The Mayan Apocalypse
Mark Hitchcock & Alton Gansky
Harvest House Publishers (2010)
Reviewed by Leslie Granier for Reader Views (11/10)
Andrew Morgan is an intelligent and successful CEO of an oil company. But a tragic accident has left him bitter and alone. As a result he decides to attend a seminar in New Mexico about the end of the world given by Robert Quetzal, a descendant of a line of Mayan priests. Quetzal professes that indeed the apocalypse will occur, but he can save anyone – for the right price. During the conference, there are occurrences (meteors striking the earth, volcanic activity) that lend credence to Quetzal’s position. But are they a coincidence or a premonition of what is to come? Lisa Campbell, a reporter for a Christian newspaper, is covering the seminar for her job. As she and Andrew grow close, their differing beliefs about salvation pose problems for their relationship.
The so-called end of the world on December 21, 2012, based on calculations of the Mayan calendar is a hot topic right now. Authors Mark Hitchcock and Alton Gansky have seized the opportunity to keep the subject in the forefront of the news but also added a different aspect for people to consider. The story is not simply about what, if anything, will happen on that day. It also encompasses a clash over beliefs between Andrew and Lisa – whether Robert Quetzal or God should be the choice as a savior. It also poses the question of whether one should try to change or run from the inevitable versus blindly accepting whatever is to come.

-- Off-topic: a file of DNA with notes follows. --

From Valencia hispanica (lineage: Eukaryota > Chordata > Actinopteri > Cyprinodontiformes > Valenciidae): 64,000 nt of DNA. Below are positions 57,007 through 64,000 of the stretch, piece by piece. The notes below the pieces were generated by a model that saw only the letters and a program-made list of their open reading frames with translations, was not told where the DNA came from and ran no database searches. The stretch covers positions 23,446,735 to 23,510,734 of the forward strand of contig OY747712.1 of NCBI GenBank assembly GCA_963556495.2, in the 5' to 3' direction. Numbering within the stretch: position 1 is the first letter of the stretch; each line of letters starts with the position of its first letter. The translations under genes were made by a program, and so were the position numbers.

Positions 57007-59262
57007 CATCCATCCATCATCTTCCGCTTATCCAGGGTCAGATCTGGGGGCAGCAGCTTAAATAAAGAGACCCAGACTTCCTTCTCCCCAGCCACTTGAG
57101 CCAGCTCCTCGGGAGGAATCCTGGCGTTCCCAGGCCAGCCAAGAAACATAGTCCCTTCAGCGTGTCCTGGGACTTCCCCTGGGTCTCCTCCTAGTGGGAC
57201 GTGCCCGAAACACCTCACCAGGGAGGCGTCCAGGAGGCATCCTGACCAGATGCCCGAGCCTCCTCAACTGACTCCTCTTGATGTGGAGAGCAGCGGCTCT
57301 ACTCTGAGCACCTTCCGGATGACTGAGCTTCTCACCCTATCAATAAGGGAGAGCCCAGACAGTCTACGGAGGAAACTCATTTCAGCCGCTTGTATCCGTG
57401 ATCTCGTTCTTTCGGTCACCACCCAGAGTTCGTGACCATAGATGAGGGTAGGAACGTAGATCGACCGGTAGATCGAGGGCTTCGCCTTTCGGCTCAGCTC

“The Mayan Apocalypse” is a work of fiction written for an adult audience. Religion and faith are a central theme of this story, but they are not used in a way that should cause nonbelievers to avoid the book. This would be an excellent selection for a book club due to the timeliness of the subject matter as well as the strong, but differing, viewpoints of Andrew and Lisa. The authors have provided several thought-provoking discussion questions to aid in this endeavor.
This book contains something for everyone to consider – theories on how and when the world will end, and questions about salvation, and arguments about being proactive rather than reactive to impending threats. “The Mayan Apocalypse” may force readers to think more intently about the coming years.